Logo for Lunch and Learn program showing the words Lunch and Learn in orange with a fork above and a pen below the lettering. Faculty Conversations on Teaching at the bottom.On Friday, April 1, the Center for Educational Resources (CER) hosted the fifth Lunch and Learn—Faculty Conversations on Teaching, the final event in the program for this academic year. Bill Leslie, Professor, History of Science, and Adam Sheingate, Associate Professor and Chair, Political Science, presented on Alternatives to the Research Paper.

Bill Leslie, who has been at Hopkins since 1981, teaches a number of different undergraduate and graduate courses. He has long been a proponent of finding alternate methods for students to present the results of their research. He pointed out that the key components for traditional humanities courses are to have students working with primary and secondary resources, analyzing their findings, thinking critically about the meaning, and using succinct, precise writing to convey the results. While a research paper is a long-established format for output of this work, there are many other ways for students to learn and practice these key skills.

Leslie mentioned specifically his course taught some years ago, “Monuments and Memory,” a study of the great monuments of Western culture, where as a final assignment, students created either real or virtual models of an imagined monument. Another example cited was “Science on Display,” a history of popular science examined through the study of exhibits in museums, botanical gardens, and science centers. In this course students created their own museums on a subject of interest to them and designed an exhibit that would be found in that museum.  The course used a web-based application developed by the Center for Educational Resources (CER) called the Interactive Map Tool, where the students could easily create web pages to showcase their museum exhibits. A new version of the Map Tool, called Reveal, has been used by Leslie more recently for student assignments in the course “Science and the City,” co-taught with Robert Kargon and Joris Mercelis, both faculty in the History of Science department.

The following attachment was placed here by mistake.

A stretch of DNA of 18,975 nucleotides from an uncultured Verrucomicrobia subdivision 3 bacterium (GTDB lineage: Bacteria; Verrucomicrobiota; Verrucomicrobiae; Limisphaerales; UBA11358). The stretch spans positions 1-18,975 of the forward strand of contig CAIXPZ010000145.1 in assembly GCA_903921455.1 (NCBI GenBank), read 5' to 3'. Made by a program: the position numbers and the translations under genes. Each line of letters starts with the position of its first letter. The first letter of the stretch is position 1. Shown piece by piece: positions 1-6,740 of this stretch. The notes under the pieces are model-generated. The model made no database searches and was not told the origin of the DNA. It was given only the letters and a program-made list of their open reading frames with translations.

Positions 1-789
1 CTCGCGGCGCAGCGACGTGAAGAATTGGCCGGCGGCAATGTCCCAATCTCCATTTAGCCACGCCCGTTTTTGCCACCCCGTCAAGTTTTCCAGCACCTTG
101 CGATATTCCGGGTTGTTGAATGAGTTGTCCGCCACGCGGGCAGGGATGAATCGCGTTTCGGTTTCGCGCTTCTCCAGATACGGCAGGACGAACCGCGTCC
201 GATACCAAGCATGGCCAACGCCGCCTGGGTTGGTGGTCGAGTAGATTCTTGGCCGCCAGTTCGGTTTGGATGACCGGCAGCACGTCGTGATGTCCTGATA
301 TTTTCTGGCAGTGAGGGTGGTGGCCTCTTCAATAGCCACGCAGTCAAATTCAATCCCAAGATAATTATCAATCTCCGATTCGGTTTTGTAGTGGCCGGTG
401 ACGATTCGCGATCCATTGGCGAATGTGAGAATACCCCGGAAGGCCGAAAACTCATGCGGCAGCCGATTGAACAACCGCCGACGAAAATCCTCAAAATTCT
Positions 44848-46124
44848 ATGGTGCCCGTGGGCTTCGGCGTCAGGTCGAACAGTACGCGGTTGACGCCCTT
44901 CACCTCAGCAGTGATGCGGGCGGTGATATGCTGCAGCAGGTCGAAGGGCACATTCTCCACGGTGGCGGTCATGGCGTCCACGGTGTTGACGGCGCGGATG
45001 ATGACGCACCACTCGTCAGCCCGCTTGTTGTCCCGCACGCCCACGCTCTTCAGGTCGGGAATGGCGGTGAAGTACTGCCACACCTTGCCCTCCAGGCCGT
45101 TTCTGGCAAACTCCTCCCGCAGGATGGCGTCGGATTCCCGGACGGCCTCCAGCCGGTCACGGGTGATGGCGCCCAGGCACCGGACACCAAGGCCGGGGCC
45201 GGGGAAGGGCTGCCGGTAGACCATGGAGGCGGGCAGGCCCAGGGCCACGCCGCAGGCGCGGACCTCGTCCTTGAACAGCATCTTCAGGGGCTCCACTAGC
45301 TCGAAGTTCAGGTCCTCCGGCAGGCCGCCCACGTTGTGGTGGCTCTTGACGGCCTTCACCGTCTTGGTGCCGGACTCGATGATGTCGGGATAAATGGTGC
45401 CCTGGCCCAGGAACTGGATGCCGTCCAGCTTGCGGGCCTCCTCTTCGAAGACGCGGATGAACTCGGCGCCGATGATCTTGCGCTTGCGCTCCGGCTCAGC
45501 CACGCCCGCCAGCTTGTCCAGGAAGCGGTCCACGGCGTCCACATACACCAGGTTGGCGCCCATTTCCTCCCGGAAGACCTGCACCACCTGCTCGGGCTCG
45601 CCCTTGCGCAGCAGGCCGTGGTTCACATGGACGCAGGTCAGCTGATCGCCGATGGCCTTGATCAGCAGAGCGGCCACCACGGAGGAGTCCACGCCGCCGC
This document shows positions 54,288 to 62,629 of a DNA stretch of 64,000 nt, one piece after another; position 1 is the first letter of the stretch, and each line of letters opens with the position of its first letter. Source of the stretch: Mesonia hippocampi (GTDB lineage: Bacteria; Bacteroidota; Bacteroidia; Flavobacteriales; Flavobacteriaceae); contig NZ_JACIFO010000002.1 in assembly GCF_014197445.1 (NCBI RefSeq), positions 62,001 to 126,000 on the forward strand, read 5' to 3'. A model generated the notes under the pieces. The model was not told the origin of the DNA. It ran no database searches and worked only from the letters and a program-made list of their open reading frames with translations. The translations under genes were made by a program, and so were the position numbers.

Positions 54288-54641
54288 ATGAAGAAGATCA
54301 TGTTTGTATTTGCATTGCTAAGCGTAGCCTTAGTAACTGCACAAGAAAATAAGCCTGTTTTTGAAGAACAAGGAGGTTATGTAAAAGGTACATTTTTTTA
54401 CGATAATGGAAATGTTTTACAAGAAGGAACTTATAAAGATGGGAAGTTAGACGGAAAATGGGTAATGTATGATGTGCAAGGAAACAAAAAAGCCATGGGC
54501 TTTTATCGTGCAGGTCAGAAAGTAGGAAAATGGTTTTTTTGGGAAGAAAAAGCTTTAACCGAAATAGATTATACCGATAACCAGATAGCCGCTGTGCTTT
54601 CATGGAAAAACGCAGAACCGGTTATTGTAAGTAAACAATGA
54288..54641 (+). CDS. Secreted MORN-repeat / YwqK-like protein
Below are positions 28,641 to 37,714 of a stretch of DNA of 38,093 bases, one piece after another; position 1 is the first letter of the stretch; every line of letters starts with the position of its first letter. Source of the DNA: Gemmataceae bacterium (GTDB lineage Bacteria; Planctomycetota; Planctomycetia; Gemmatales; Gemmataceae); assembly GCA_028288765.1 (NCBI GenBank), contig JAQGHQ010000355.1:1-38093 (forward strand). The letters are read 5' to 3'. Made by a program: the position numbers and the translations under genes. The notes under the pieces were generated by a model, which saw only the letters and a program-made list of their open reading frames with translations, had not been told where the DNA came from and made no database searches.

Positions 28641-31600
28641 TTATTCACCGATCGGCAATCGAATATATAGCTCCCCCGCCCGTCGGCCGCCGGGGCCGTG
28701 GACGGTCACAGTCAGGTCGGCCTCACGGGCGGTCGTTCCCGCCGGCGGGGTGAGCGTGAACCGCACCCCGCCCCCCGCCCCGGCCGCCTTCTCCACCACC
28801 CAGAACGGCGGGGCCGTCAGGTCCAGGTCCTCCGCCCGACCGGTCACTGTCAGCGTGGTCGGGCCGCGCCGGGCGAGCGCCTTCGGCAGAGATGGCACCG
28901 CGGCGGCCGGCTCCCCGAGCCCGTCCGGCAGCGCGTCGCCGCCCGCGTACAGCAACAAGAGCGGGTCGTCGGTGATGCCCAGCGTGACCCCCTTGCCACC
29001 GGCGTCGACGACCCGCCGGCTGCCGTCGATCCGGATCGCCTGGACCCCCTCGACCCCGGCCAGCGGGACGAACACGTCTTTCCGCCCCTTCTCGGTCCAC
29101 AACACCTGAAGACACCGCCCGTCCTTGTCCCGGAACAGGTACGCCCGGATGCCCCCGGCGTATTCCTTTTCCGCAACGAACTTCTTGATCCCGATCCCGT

Screenshot from Google Site for the course project “Johns Hopkins: An Idea of a University,” Home Page with Google Map.Currently Leslie is writing a history of Johns Hopkins University, a subject that brings together many of his scholarly interests. As part of this work he has offered a series of courses for undergraduates that draw from his research. For one course he had students write new or edit existing Wikipedia entries pertaining to Johns Hopkins [see: Wikipedia editing tutorial for a guide]. Students learned about responsible research, editing, and engaged in dialog with other Wikipedia editors. The history function of the wiki allowed Leslie to see exactly what changes the students had made and when. This proved to be of value in grading the students on their work.

ThisScreenshot from Google Site for the course project “Johns Hopkins: An Idea of a University,” showing page on the Abel Wolman House. spring Leslie is offering a course called “Johns Hopkins: An Idea of a University.” With a small grant from the CER, Leslie is looking to teach narrative and visualization skills to his students; specifically, students are learning to build a narrative using images depicting the spaces that make up Johns Hopkins: laboratories, classrooms, campus spaces. The students started by learning how to read a single image and moved towards selecting a sequence of images to form a story. He has been working with CER staff to have the students combine Google Sites, Maps, and Drive to display the students’ research projects.

Sheingate assigns his students (class of 20) to groups of four. The students are introduced to the concepts of field observation, interviewing skills, and data collection in the classroom. He works with students to identify an appropriate place in Baltimore City for investigation of the food system—an urban farm, local grocery, soup kitchen, or farmers’ market. Student groups are expected to make several visits to their chosen site. Groups use Google Docs to facilitate their data collection, which also allows Sheingate to monitor their progress.